The ad-supported internet is today responsible for more than 10.4 million jobs in the U.S., roughly twice as many since 2012 and 3x as many since 2008, according to the Interactive Advertising Bureau's latest study.

While the majority of companies that spur those jobs lie in 5 key market areas (San Francisco Bay Area, Manhattan, Virginia's Arlington County, Boston's Route 128, and Seattle/Tacoma), 86% of the jobs those regions create lie outside those centers of internet industry concentration. Silicon Valley, specifically, only accounts for 4% of jobs related to the commercial internet.

Why it matters: These figures offer a small snapshot of how the Internet boom has played out beyond Silicon Valley and other coastal hubs. The study shows that ad-supported internet jobs are prevalent in every U.S. Congressional district, with some of the biggest numbers of jobs in conservative-leaning and swing states like Florida, Texas, North Carolina and Pennsylvania.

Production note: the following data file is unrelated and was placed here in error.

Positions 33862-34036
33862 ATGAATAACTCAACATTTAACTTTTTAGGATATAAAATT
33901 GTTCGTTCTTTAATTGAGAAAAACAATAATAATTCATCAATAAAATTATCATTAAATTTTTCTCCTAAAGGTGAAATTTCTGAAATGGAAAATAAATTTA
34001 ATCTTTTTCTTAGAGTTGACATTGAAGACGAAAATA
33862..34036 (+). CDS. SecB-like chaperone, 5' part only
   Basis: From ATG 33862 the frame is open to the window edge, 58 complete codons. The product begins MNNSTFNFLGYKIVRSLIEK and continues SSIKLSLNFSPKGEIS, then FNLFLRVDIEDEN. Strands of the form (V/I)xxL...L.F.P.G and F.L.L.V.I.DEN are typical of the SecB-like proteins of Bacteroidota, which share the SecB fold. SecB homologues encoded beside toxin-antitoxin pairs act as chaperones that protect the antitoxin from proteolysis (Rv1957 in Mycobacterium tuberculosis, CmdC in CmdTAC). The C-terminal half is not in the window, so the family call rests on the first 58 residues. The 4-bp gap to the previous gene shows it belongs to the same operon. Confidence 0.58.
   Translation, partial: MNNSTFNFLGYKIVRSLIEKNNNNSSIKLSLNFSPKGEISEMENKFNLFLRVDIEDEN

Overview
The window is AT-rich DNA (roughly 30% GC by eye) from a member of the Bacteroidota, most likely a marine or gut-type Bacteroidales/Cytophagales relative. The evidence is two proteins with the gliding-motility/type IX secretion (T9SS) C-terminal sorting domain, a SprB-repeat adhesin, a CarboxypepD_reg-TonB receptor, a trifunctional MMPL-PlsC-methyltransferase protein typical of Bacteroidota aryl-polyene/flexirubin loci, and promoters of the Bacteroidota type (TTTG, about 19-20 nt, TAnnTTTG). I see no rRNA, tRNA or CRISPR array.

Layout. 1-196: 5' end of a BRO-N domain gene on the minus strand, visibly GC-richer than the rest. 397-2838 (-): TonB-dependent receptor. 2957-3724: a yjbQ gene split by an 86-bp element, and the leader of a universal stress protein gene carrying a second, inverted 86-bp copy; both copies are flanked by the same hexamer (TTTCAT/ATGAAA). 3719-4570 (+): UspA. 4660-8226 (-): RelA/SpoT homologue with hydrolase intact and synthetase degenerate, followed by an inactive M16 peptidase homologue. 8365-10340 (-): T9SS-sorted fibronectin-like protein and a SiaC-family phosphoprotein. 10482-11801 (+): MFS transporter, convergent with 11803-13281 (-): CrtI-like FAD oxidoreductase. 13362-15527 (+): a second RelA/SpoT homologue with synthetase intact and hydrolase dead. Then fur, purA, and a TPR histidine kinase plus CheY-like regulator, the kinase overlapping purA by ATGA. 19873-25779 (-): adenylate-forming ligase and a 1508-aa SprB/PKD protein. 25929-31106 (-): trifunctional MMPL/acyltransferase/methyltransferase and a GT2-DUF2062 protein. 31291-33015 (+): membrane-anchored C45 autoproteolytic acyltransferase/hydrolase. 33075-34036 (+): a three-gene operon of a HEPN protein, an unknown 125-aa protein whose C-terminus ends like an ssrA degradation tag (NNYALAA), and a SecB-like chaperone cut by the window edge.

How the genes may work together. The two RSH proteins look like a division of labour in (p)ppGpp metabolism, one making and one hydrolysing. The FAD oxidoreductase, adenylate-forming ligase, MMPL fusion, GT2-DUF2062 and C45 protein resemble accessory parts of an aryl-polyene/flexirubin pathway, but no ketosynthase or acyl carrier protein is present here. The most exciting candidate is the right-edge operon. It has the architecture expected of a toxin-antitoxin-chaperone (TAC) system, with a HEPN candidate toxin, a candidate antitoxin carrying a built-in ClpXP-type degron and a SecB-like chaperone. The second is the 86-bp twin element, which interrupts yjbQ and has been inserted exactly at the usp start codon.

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Ina Fried, author of Login
22 mins ago - Technology

Candidates go online to cut through debate noise

Photo: Saul Loeb/AFP via Getty Images

While President Trump and Joe Biden fought to be heard in a rowdy debate Tuesday, both campaigns sought to draw digital battle lines and occupy online turf they could have all to themselves.

The big picture: Trump's impulsive Twitter style made a shambles of the debate format, but online the candidates were able to find niches where they couldn't be interrupted — and could motivate their supporters to donate, organize and turn out to vote.

Ben Geman, author of Generate
1 hour ago - Energy & Environment

Shell plans up to 9,000 job cuts by 2022

A Shell station in Brazil. Photo: Rafael Henrique/SOPA Images/LightRocket via Getty Images

Royal Dutch Shell will shed up to 9,000 jobs as it undergoes a long-term restructuring around climate-friendly energy sources and continues to grapple with the coronavirus pandemic that has battered the oil industry.

Why it matters: The cuts could amount to over 10% of the company's global workforce, which was 83,000 at the end of 2019.

Caitlin Owens, author of Vitals
1 hour ago - Health

The coronavirus' alarming impact on the body

Illustration: Eniola Odetunde/Axios

Scientists are racing to learn more about the damage the novel coronavirus can do to the heart, lungs and brain.

Why it matters: It’s becoming increasingly clear that some patients struggle with its health consequences — and costs — far longer than a few weeks.

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